“If ghosts can walk around, and go through doors, why don’t they fall through the floor?”
Kids ask the darndest things! And I know they plot to wait for the most inopportune moment.
“My 8-year-old at my father’s funeral (open casket) asked me, ‘Why is Grandpa’s face so fat now?’” I couldn’t exactly explain details of decomposition so I gave her ‘the look’. But the Innocence Inquisition doesn’t end.
I’m here to help you, fellow dazed and confused and caught-off-guard parents (with a less than average knowledge of general knowledge). It’s about time someone told you why the sky is blue.
All these questions—real kids have asked them. But the answers…
1. “How does God decide whether to put a ‘he’ or a ‘she’ in Mummy’s stomach?”
Well, nobody really knows the answer to this one. But what we know is that we need both boys and girls in the world so that human beings can keep existing for years and years. ‘Cause you see, when boys and girls grow up and become men and women, many of them fall in love and have children. And when children are born that means there’s more humans (whether it’s a boy or a girl). So God (or the Universe, or Science) somehow keeps a balance of enough little boys and little girls so that they can grow up and make more little boys and little girls. If there were only boys, or only girls, then that couldn’t happen could it?
Dreaded follow-up: “Why couldn’t that happen, daddy?”
2. “What is gay?”
Gay can have two different meanings (as if I didn’t know which one he was asking about). Gay is a word used to describe a very happy feeling, like when you’re feeling lively, or merry. Gay is also the word people use sometimes to describe two men who love each other. Just like mummy and daddy are in love (most of the time), sometimes two men, or two women, are also in love. So gay can be a word used to describe a man who is attracted to, or likes and loves, other men—in a romantic way.
Dreaded follow-up: “But I don’t love men. Why do people at school call me gay?”
3. “Can blind people see in their dreams?”
There are scientists who study this, and what they’ve learned is that people who were born blind, or became blind before the age of five, do have dreams but cannot ‘see’ in their dreams the same way people who are not blind can. So they might hear sounds and see blurry patches of color, but they won’t be able to see things as they are in real life. But if someone becomes blind when they are older, after having been able to see normally, then yes, they can ‘see’ things in their dreams, just like us.
4. “If doctors save lives, what are you a doctor for? You didn’t save Grandpa.”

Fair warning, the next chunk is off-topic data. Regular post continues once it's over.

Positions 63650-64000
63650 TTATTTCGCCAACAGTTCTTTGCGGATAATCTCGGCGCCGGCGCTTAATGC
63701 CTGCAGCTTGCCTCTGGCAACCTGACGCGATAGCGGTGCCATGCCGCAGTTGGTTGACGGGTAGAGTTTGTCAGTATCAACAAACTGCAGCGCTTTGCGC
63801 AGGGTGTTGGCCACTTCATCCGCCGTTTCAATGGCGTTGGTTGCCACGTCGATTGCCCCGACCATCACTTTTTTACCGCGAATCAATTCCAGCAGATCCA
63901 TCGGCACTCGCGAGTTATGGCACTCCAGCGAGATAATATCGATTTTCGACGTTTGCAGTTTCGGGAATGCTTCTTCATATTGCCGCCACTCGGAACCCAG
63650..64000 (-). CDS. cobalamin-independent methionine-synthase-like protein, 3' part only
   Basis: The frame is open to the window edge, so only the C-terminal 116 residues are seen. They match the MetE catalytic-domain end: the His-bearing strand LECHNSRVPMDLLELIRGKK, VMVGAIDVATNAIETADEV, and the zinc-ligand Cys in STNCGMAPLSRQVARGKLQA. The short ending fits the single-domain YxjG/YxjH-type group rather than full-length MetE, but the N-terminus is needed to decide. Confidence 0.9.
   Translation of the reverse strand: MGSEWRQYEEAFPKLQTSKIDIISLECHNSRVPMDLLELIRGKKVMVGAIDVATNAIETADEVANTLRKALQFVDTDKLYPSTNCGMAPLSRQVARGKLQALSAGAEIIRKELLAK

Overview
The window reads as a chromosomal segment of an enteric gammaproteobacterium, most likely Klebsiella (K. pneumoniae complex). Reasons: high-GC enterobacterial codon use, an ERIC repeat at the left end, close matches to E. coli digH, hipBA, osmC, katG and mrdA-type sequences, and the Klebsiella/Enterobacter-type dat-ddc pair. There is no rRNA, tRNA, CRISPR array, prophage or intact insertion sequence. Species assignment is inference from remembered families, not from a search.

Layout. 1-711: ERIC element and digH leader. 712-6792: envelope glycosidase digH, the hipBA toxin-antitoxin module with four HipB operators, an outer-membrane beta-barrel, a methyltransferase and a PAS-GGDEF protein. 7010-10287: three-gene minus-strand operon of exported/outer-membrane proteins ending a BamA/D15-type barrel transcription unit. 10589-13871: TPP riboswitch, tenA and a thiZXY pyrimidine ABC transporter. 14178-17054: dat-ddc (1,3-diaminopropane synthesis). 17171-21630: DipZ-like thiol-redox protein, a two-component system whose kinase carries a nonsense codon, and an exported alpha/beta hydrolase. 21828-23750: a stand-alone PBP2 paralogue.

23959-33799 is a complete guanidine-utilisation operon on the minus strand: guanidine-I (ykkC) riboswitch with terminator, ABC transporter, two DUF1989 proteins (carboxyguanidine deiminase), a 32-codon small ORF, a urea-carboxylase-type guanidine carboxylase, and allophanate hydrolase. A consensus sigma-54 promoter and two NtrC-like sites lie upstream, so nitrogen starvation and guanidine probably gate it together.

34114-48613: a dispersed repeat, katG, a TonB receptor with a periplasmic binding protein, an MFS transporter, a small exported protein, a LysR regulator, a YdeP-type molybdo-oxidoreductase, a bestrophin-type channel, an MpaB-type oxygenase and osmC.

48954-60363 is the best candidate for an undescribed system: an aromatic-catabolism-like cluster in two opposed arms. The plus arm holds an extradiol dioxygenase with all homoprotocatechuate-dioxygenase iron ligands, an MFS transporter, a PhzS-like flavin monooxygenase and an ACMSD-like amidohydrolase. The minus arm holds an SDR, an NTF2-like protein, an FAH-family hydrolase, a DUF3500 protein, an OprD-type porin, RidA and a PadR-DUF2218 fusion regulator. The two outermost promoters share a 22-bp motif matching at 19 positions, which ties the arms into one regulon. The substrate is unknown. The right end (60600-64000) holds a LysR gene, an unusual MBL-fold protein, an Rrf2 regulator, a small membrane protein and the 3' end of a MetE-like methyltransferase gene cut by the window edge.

It’s true that doctors can help save people’s lives, but it’s also true that they can’t ALWAYS save lives. Doctors help people who are suffering, from pain or from an illness, and they do their best to try and make this pain less. But sometimes there is nothing that a doctor can do. People have to die just like people are always getting born; it’s a part of the circle of life. And doctors don’t stop that part of life; they just do their best to try and help people live a good, healthy life for as long as they can.
5. “If there’s such a bad recession in Detroit and Josh (best friend) has to move to Charlotte because his dad doesn’t have enough money, how come the Detroit Pistons get paid so much?”
That’s a tough one! The way things work in our society—and the economy—is quite complicated. But the reason the Pistons get paid a lot of money, even though the rest of the city may be suffering, is that millions of people like to watch basketball. And because millions of people watch basketball, companies spend a lot of money on commercials and other advertising that happens during a basketball game. When millions of people watch those commercials, that means that many people might go out and buy the product the company is selling (like Kellogg’s cereal for example). The company makes a big ‘profit’ from this; which means they make a lot of money, and because they make a lot of money the value of the people who are causing them to make a lot of money (the basketball players), also goes up. The players who make up those basketball teams have to be really good, and one way of getting the best players on a team is by paying a lot of money to get a player who is very talented. It’s a lot more complicated and detailed than I’ve explained, but that’s a start for now!
So I’m no expert, but I’ve found that honesty is the best policy—given you use developmentally appropriate language. If you lie, you’re digging a hole.
Please share questions your kids asked you (comment below). I can’t be the only one who doesn’t know what to say!
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